Turretin: Works Justify Faith

A twofold trial can be entered into by God with man: either by the law (inasmuch as he is viewed as guilty of violating the law by sin and thus comes under the accusation and condemnation of the law); or by the gospel (inasmuch as he is accused by Satan of having violated the gospel covenant and so is supposed to be an unbeliever and impenitent or a hypocrite, who has not testified by works the faith he has professed with his mouth). Now to this twofold trial a twofold justification ought to answer; not in the Romish sense, but in a very different sense. The first is that by which man is absolved from the guilt of sin on account of the righteousness of Christ imputed to us and apprehended by faith; the other is that by which he is freed from the charge of unbelief and hypocrisy and declared to be a true believer and child of God; one who has fulfilled the gospel covenant (if not perfectly as to degree, still sincerely as to parts) and answered to the divine call by the exercise of faith and piety. The first is justification properly so called; the other is only a declaration of it. That is justification of cause a priori; this is justification of sign or of effect a posteriori, declaratively. In that, faith alone can have a place because it alone apprehends the righteousness of Christ, by whose merit we are freed from the condemnation of the law; in this, works also are required as the effects and signs of faith, by which its truth and sincerity are declared against the accusation of unbelief and hypocrisy. For as faith justifies a person, so works justify faith.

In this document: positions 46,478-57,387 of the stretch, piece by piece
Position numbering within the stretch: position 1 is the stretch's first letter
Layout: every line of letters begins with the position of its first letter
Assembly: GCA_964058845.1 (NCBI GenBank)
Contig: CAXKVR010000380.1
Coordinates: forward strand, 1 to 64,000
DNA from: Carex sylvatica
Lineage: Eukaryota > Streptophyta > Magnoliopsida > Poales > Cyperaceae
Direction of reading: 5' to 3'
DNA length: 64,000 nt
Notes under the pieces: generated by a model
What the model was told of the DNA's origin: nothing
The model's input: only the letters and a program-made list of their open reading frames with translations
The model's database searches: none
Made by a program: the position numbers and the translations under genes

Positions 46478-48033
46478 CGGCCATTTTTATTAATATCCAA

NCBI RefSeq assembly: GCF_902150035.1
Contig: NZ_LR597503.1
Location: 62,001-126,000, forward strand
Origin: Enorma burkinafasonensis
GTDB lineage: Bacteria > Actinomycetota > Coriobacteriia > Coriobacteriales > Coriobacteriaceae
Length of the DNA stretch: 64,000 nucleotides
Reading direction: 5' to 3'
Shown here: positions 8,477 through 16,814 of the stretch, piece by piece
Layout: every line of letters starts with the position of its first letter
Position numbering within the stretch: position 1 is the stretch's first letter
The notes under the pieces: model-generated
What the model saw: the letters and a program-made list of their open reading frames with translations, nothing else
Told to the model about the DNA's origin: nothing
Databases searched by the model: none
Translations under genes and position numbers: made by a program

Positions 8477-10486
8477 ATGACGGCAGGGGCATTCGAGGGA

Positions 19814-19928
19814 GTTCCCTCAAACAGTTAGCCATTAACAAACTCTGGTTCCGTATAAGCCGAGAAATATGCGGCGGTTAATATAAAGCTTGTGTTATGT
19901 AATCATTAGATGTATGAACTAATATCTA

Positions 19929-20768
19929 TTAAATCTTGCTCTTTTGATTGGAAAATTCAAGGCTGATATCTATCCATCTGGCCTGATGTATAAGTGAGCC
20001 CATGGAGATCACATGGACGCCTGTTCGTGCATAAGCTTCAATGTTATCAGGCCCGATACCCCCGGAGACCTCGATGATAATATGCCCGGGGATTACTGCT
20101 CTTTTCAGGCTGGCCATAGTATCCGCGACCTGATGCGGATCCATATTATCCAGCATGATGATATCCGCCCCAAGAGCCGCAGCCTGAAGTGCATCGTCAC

Francis TurretinInstitutes of Elenctic Theology, ed. James T. Dennison Jr., trans. George Musgrave Giger, 3 vol. (Phillipsburg, NJ: P&R Publishing, 1992–97), 2.676.


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